Ruxolitinib is dosed orally and can be administered with or without food. If a dose is missed, the patient should not take an additional dose, but should take the next usual prescribed dose. When discontinuing ruxolitinib therapy for reasons other than thrombocytopenia, gradual tapering of the dose may be considered—for example, by 5 mg twice daily each week.10
In patients who are unable to ingest tablets, ruxolitinib can be administered through a nasogastric tube (8 French or greater) by suspending 1 tablet in approximately 40 mL of water and stirring for approximately 10 minutes. Within 6 hours after the tablet has dispersed, the suspension can be administered via a nasogastric tube using an appropriate syringe. After use, the tube should be rinsed with approximately 75 mL of water. The effect of tube-feeding preparations on ruxolitinib exposure during administration through a nasogastric tube has not been evaluated.10
The recommended starting dose of ruxolitinib is based on platelet count (Table 4). A complete blood count (CBC) and platelet count must be performed prior to initiating therapy, every 2 to 4 weeks until doses are stabilized, and then as clinically indicated. Doses may be titrated based on safety and efficacy.10
Treatment with ruxolitinib should be interrupted in patients with platelet counts <50 x 109/L. Once the platelet count recovers to >50 x 109/L, dosing may be restarted or increased following recovery of platelet counts to acceptable levels. Table 5 shows the maximum allowable dose that may be used when restarting ruxolitinib therapy following a previous interruption.10
Patients who develop anemia may require blood transfusions. Dose modifications of ruxolitinib in patients who develop anemia may also be considered.10 Neutropenia (absolute neutrophil count [ANC] <0.5 x 109/L) was generally reversible and was managed by temporarily withholding ruxolitinib. CBCs should be monitored as clinically indicated, with dosing ad – justed as required.10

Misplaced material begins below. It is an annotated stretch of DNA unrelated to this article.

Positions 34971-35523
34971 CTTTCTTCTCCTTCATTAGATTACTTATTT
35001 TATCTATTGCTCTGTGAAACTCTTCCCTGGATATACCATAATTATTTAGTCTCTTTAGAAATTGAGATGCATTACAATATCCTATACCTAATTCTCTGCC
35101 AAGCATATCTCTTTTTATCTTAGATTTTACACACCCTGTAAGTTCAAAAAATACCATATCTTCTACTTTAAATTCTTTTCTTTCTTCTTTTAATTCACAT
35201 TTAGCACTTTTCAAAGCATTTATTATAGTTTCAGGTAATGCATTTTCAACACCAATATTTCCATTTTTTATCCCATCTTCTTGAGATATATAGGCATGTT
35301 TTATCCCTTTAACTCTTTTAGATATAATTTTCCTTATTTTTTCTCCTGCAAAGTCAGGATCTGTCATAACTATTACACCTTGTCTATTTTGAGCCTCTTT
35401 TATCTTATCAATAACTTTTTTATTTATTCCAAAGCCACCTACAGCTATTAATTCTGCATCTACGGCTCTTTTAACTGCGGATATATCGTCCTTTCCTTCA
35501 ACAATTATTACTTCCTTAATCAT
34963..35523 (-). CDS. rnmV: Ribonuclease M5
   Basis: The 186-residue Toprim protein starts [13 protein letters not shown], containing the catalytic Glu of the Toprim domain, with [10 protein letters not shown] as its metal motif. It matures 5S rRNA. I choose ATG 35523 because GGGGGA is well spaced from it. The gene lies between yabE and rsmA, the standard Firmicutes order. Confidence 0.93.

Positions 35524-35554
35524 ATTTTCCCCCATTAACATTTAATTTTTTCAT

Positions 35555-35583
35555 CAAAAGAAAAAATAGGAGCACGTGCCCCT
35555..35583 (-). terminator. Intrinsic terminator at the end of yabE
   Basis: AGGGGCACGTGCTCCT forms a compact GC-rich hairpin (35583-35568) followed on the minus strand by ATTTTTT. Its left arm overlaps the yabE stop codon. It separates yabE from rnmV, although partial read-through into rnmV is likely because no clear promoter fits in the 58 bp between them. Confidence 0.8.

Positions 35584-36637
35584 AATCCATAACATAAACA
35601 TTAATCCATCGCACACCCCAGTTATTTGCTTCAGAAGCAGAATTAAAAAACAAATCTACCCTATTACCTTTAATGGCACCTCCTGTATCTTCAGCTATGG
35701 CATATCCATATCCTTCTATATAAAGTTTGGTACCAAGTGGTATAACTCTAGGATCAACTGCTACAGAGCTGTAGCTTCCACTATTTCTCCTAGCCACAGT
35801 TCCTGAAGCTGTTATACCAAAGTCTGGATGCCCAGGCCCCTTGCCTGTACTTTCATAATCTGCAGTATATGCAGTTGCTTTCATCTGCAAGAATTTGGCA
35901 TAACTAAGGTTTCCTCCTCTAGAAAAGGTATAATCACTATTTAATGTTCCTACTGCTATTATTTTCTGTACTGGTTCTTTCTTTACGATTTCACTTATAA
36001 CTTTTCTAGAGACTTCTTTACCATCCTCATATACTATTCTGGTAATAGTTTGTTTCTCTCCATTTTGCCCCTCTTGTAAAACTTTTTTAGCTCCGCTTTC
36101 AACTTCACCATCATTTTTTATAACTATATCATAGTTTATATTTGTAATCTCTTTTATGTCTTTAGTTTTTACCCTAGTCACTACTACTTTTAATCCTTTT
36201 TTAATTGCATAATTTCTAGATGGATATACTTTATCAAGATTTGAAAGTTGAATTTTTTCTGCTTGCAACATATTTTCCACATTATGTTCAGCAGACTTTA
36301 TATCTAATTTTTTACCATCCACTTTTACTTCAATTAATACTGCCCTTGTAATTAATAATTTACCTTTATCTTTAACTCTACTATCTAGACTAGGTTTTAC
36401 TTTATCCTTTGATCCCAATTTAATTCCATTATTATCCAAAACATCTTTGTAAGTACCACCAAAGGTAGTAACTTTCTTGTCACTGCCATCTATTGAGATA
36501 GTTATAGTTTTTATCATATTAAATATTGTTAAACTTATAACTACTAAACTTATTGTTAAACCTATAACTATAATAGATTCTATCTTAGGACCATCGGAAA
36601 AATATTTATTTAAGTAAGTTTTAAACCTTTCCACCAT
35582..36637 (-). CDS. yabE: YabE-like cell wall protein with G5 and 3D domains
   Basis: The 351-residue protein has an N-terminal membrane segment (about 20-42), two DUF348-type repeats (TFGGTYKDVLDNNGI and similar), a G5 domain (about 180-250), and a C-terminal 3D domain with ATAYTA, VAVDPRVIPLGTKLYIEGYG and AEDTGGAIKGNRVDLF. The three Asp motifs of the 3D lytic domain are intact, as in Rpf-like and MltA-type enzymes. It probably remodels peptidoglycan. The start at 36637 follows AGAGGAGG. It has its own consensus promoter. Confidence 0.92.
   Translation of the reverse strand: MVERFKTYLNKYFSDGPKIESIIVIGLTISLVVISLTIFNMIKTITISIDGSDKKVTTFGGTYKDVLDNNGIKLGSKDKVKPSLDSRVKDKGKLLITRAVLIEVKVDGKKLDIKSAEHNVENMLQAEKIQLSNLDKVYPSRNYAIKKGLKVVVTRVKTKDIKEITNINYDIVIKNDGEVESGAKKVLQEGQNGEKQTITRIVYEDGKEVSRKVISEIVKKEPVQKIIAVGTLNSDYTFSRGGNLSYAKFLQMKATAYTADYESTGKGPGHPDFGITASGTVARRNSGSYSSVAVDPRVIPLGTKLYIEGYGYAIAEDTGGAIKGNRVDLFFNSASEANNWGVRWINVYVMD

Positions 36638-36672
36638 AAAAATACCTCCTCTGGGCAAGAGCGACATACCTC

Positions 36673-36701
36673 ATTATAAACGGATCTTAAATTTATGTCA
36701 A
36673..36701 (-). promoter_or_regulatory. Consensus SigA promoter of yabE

Dose Modification Based on Response
If efficacy is considered insufficient and platelet and neutrophil counts are adequate, doses may be increased in 5- mg twice-daily increments to a maximum of 25 mg twice daily. Doses should not be increased during the first 4 weeks of therapy and not more often than every 2 weeks. Discontinue treatment after 6 months if no reduction in spleen size or symptom improvement is observed since initiation of ruxolitinib therapy.10
Based on limited clinical data, longterm maintenance with a 5-mg twicedaily dose has not demonstrated responses, and continued use of this dose should be limited to patients in whom the benefits outweigh the potential risks.10
Dose increasesmay be considered in patients who meet all of the following criteria10:
- Failure to achieve a reduction from pretreatment baseline in either palpable spleen length of 50% or a 35% reduction in spleen volume, as measured by CT or MRI
- Platelet count >125 x 109/L at 4 weeks and platelet count never <100 x 109/L
- ANC >0.75 x 109/L.
Dose Adjustment, Concomitant Strong CYP3A4 Inhibitors
On the basis of pharmacokinetic studies in healthy volunteers, when administering ruxolitinib along with strong cytochrome (CY)P3A4 inhibitors (eg, boceprevir, clarithromycin, conivaptan, grapefruit juice, indinavir, itraconazole, ketoconazole, lopinavir/ ritonavir, mibefradil, nefazodone, nelfinavir, posaconazole, ritonavir, saquinavir, telaprevir, telithromycin, voriconazole), the recommended starting dose is 10 mg twice daily for patients with platelet counts <100 x 109/L.
Additional dose modifications should be made with careful monitoring of safety and efficacy. Concurrent administration of ruxolitinib with strong CYP3A4 inhibitors should be avoided in patients with platelet counts <100 x 109/L.10